VANCOUVER (miningweekly.com) – Canadian midtier miner Centerra Gold has partially restarted its Mount Milligan operation, in British Columbia, after unexpectedly cold weather in December caused a water shortage, halting operations.
Toronto-based Centerra said in a statement on Monday that the mill is using a single ball mill to reduce water requirements.
The company cautioned that there may be sporadic commissioning downtime as the operation ramps up; however, mill operations are expected to achieve sustainable mill throughput levels of about 30 000 t/d by mid-February.
During the recent shutdown, Centerra completed several steps to increase the flow of water into the tailings storage facility (TSF) from which the Mount Milligan mill draws all of its water requirements for the milling operations.
Such steps included adding pumps to existing water wells, increasing pump sizes to increase the flow rate, and drilling more wells. Current make-up water sources for the TSF are from normal surface run-off, groundwater wells internal to the TSF, and from base underdrain towers that access process water underlying the TSF.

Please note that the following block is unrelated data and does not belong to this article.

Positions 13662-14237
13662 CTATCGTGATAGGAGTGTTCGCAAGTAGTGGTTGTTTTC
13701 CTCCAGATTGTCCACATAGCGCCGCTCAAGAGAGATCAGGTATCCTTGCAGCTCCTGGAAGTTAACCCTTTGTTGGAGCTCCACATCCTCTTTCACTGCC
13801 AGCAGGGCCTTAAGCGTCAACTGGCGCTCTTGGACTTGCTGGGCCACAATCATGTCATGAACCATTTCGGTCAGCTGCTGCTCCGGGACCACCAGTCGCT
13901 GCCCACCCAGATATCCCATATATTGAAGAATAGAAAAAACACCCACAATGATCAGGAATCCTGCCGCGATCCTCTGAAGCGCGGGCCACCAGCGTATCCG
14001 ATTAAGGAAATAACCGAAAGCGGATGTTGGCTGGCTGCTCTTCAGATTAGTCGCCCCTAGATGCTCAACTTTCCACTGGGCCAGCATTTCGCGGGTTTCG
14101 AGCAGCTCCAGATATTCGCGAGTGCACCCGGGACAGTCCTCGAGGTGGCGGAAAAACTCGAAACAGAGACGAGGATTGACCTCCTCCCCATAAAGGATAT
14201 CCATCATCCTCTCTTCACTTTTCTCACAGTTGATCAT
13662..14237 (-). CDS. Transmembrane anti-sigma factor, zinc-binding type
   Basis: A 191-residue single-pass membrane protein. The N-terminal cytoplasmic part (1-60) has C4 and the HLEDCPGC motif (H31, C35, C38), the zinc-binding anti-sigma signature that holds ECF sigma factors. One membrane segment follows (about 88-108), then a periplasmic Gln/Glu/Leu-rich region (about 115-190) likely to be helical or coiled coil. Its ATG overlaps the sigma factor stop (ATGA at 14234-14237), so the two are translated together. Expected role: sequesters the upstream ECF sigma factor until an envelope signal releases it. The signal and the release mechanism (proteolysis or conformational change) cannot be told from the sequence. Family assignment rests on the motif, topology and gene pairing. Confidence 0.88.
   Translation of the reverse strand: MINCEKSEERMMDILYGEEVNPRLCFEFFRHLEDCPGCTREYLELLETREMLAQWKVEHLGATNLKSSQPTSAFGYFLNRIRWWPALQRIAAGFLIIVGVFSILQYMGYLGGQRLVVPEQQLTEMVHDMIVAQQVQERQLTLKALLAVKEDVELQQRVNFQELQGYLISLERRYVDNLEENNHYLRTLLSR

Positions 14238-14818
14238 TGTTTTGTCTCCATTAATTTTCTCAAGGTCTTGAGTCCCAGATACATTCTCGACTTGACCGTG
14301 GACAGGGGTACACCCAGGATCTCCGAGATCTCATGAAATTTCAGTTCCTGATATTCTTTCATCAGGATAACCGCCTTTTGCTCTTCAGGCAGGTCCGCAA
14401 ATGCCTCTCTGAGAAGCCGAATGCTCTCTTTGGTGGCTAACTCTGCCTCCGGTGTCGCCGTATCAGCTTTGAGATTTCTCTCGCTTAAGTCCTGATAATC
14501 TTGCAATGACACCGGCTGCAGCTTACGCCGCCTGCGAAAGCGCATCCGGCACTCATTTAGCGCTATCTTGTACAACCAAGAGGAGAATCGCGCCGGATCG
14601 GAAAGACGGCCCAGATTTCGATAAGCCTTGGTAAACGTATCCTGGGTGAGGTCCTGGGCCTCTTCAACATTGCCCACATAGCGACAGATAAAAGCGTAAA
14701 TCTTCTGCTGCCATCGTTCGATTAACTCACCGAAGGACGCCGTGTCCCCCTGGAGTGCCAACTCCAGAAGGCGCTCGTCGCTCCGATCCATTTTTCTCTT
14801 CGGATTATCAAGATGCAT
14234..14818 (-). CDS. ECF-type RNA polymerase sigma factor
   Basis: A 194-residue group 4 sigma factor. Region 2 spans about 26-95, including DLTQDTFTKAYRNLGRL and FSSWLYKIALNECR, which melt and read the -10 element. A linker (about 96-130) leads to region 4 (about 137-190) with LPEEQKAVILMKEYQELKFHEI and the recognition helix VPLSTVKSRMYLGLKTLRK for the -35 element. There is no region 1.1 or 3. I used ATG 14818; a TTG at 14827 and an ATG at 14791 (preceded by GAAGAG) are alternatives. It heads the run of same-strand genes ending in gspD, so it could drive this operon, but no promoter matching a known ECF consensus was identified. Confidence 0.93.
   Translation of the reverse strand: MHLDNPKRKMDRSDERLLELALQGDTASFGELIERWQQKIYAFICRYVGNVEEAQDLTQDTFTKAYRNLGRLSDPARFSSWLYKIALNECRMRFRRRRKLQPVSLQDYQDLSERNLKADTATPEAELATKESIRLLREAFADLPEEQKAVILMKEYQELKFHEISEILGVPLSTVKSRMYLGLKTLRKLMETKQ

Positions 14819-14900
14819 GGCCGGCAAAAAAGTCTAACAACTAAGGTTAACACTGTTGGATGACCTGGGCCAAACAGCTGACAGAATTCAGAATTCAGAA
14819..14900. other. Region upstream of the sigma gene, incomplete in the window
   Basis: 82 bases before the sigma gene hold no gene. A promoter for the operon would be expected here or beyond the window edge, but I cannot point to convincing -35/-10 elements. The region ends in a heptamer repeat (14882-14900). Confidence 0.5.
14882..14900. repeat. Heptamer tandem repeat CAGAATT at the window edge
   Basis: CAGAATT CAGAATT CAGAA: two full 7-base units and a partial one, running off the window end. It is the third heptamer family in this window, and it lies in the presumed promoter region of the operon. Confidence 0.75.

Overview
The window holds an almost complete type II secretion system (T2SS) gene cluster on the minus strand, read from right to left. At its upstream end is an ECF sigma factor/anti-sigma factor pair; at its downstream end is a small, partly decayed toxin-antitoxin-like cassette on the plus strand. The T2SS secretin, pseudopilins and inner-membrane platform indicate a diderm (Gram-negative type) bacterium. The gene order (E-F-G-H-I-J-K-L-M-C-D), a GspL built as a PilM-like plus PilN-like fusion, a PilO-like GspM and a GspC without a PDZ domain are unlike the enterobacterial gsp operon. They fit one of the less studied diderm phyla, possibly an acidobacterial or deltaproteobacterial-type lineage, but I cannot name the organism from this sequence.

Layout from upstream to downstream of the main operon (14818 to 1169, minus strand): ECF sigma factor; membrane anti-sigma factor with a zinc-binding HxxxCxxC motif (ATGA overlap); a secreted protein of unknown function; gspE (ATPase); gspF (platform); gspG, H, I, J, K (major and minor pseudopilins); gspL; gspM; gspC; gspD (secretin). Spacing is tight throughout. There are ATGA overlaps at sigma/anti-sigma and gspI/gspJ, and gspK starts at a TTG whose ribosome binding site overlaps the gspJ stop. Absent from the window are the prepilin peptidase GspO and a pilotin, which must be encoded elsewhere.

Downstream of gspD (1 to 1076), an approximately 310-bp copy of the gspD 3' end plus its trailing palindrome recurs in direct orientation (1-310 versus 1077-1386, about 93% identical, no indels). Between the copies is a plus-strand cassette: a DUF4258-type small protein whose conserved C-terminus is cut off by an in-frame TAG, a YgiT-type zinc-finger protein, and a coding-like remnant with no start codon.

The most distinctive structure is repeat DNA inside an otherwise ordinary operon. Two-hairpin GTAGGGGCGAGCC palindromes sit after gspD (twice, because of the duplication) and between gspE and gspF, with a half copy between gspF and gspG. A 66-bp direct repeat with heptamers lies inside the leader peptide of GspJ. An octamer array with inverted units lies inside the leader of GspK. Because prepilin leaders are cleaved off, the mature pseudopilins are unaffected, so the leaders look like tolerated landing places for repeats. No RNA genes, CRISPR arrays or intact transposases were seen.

The company expects to restart the second ball mill in April, returning mill operations to full capacity, when more fresh water becomes available from surface run-off after the spring ice melt. The return of mill operations to sustainable levels, on one or both ball mills, is dependent on the performance of the make-up water sources and the overall water balance in the TSF.
As a further longer-term mitigation measure, Centerra has now received an amendment to Mount Milligan's environmental assessment certificate to allow pumping of water from a nearby lake, Lake Philip, and has received the additional related permits. The company expects to start drawing water from Lake Philip by the end of February.
The company expects to issue its 2018 full-year company-wide guidance on February 23.